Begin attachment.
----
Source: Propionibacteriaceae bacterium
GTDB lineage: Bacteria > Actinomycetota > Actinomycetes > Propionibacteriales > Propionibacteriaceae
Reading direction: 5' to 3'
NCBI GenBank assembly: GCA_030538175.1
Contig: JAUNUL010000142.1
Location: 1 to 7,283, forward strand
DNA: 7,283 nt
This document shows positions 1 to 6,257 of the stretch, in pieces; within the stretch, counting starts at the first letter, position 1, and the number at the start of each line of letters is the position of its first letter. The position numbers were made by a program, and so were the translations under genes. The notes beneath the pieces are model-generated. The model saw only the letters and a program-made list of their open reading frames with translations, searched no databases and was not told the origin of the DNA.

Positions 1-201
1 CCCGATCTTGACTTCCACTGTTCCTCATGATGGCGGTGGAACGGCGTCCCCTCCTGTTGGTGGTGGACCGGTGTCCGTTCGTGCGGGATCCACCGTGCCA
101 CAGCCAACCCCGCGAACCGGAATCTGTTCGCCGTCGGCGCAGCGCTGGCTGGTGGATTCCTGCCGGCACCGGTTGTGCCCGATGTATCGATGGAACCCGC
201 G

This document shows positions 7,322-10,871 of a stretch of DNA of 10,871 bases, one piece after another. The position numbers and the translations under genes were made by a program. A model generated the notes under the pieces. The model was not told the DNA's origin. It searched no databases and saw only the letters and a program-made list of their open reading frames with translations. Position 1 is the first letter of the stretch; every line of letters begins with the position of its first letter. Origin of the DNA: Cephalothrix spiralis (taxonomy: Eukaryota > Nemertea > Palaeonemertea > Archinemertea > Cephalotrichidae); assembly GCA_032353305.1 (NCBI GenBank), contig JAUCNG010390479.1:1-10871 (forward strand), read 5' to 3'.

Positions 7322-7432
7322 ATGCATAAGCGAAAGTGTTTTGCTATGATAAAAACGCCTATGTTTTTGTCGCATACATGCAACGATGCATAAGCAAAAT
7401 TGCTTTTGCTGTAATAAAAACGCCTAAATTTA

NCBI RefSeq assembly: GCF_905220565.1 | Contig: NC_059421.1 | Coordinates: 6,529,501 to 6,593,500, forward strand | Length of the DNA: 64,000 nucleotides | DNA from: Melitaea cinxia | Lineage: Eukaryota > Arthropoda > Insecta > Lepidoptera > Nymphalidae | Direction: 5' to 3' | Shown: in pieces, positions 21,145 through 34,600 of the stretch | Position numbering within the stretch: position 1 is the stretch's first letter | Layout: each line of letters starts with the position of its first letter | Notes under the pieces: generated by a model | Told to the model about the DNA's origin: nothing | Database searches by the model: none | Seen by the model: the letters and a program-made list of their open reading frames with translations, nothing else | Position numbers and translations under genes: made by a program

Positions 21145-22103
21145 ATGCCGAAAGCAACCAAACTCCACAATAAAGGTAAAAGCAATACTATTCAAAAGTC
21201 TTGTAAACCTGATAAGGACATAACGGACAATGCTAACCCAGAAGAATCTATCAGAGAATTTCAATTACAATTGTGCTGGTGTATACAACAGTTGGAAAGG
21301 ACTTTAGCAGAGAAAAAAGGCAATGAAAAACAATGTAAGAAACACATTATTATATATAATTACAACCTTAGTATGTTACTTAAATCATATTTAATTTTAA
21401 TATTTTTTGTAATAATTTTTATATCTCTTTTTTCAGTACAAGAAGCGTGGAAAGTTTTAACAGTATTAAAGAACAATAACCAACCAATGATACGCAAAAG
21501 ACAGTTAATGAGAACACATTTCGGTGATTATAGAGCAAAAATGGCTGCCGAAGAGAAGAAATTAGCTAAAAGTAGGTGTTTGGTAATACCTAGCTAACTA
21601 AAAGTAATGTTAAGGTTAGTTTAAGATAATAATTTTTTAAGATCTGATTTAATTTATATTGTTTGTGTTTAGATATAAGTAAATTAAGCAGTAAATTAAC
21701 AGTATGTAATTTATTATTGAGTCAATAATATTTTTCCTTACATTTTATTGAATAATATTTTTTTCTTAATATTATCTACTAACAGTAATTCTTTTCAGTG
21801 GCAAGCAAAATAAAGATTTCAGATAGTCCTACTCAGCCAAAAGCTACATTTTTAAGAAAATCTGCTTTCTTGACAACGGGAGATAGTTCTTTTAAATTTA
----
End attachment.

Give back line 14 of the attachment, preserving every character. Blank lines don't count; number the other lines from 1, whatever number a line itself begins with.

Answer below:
Positions 7322-7432